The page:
The Indian Army is planning to open up several high altitude military locations such as the Siachen Glacier for Indian citizens. The plan was recently mentioned by Army chief General Bipin Rawat during a seminar. "During the conference, the Army chief stated that there is increased curiosity about the Indian Army and its operational challenges," news agency ANI quoted top Army sources as saying. The Siachen Glacier is part of Ladakh which has now been converted into a Union Territory by the Narendra Modi government.
"The chief further said that this would be good for national integration. As the force has been allowing citizens to visit training centres and institutions, we now plan to open some forward posts like Siachen Glacier as well," they said.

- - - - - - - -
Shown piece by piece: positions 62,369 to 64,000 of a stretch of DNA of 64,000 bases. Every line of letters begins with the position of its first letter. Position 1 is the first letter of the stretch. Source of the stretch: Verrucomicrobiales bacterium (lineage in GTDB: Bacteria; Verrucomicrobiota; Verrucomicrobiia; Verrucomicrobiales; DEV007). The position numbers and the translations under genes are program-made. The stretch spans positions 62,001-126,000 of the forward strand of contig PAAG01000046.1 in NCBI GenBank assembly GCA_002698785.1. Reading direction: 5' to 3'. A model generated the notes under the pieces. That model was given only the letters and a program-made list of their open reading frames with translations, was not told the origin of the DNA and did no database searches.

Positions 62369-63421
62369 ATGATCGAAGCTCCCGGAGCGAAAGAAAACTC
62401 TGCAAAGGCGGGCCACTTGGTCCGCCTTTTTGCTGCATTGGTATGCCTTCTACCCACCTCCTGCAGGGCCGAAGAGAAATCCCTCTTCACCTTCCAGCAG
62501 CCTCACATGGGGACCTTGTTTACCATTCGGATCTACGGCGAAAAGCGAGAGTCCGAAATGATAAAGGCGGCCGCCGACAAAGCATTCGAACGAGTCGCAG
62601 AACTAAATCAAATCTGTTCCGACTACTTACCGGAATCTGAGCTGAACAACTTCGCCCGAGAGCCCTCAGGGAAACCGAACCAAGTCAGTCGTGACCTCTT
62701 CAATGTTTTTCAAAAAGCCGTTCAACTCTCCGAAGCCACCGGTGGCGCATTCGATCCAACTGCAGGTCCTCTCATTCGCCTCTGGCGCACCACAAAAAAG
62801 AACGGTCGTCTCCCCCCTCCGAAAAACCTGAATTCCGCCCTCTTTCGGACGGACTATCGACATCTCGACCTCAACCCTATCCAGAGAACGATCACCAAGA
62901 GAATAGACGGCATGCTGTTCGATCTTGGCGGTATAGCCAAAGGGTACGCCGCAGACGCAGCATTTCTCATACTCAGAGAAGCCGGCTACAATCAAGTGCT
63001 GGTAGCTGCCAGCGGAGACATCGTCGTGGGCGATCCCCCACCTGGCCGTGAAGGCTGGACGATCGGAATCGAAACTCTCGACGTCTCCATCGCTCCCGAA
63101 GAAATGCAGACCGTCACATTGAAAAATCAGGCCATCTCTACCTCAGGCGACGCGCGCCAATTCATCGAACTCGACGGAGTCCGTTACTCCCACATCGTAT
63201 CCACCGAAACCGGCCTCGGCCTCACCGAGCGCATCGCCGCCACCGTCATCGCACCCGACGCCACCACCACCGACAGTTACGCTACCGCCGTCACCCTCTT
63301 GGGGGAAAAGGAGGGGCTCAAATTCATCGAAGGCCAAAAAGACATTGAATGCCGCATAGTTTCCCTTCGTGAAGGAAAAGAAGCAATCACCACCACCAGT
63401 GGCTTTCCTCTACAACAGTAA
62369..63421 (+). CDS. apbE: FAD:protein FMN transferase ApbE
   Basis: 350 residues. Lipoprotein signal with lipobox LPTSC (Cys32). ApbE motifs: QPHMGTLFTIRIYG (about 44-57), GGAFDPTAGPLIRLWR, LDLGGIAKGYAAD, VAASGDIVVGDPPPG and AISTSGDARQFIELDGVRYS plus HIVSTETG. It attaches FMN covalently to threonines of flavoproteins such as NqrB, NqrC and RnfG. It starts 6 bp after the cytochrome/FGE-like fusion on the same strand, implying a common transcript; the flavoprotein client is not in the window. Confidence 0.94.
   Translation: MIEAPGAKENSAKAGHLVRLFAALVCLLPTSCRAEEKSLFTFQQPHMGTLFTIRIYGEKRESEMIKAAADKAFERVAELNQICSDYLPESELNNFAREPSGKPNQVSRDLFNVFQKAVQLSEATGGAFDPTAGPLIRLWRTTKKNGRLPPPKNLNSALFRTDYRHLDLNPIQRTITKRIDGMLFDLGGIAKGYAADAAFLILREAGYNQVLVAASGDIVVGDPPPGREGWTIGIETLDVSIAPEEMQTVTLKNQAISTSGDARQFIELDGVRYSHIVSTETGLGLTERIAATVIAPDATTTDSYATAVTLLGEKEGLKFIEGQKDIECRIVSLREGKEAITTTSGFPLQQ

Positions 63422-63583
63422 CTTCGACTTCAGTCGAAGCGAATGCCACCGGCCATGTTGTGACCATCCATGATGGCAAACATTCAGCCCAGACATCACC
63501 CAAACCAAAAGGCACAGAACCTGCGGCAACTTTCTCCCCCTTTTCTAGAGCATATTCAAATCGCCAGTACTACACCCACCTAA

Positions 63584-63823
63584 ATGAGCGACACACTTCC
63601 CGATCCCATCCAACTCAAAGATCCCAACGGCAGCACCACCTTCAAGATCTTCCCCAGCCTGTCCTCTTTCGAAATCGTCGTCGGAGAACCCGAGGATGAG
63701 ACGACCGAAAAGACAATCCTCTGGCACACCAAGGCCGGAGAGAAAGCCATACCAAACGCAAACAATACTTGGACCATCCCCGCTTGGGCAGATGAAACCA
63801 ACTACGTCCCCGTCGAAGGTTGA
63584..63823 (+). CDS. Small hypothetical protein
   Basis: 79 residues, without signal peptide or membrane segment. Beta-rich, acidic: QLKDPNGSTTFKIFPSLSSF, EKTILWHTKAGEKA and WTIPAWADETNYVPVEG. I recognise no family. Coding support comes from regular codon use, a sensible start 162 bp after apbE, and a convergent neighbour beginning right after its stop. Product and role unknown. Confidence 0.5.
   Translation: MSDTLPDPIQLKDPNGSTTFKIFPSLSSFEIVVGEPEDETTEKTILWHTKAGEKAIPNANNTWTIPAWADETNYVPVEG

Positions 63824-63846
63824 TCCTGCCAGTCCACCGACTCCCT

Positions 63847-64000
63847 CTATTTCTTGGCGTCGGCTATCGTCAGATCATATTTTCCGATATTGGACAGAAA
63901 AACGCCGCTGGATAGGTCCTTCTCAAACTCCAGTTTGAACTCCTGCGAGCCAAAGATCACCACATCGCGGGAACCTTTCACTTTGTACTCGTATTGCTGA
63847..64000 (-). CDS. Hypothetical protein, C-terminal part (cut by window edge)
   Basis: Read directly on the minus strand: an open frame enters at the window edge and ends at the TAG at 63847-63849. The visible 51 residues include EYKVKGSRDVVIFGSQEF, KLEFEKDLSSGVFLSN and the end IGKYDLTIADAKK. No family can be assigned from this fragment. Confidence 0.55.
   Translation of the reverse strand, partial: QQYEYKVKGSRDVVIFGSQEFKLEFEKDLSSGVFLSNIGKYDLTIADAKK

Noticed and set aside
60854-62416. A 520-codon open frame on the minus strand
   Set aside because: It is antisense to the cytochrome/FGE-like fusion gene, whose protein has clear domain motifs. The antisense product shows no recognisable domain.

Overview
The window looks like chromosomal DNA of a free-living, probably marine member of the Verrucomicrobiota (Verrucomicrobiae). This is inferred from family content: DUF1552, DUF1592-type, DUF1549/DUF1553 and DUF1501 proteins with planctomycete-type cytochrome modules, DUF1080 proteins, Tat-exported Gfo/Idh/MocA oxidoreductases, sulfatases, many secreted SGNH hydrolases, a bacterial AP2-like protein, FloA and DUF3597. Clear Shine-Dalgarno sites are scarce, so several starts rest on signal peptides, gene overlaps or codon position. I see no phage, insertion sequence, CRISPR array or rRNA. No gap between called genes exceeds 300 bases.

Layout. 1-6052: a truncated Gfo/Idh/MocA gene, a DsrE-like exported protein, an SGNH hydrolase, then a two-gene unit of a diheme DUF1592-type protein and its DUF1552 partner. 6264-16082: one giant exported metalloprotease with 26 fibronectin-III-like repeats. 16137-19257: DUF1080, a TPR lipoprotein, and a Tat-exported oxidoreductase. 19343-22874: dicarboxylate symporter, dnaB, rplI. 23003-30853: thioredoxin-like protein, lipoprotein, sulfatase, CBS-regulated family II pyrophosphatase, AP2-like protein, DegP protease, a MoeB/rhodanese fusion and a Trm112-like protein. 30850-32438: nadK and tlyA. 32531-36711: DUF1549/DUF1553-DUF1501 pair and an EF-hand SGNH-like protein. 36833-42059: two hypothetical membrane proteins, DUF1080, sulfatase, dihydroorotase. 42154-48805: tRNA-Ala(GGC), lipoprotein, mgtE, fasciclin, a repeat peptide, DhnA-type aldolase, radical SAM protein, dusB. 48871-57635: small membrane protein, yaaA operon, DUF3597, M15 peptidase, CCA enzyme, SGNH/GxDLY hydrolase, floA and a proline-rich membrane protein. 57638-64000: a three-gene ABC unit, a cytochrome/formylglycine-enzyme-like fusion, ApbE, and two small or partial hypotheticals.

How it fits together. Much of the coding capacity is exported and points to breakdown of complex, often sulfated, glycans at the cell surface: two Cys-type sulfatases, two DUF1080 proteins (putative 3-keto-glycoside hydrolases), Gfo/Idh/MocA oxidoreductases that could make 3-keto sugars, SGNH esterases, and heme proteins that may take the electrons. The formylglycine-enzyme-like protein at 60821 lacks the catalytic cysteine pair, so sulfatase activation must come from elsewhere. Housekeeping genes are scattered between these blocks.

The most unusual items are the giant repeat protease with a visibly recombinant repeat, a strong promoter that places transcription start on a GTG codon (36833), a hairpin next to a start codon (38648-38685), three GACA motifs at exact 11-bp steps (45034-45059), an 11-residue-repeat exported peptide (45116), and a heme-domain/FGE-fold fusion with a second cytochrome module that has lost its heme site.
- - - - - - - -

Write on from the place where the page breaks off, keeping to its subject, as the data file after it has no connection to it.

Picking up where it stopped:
However, the Army has not yet decided on the procedures and the particular positions where it would allow tourists.
The Siachen Glacier in the Karakorum range is known as the highest militarised zone in the world where the soldiers have to battle frostbite and high winds. India and Pakistan started deploying troops at the strategically key glacier in 1984.
The Army's 14 Corps guards the Line of Actual Control with China as well as the Line of Control with Pakistan. The Srinagar-based 15 Corp is mainly tasked with carrying out anti-terror operations in the Kashmir valley.
Keeping ice avalanches in mind, the Army is buying special radars that can detect humans buried under ice, unlike the earlier ones which could detect only through the snow.
The Army is also equipping its men with Avalanche Buoyance Systems - air bags that can be triggered remotely - which prevent burial in an avalanche by providing extra buoyancy.
The effect of the climate change is such that the snout of the Siachen Glacier has actually receded back by about 800 metres in the last one decade or so.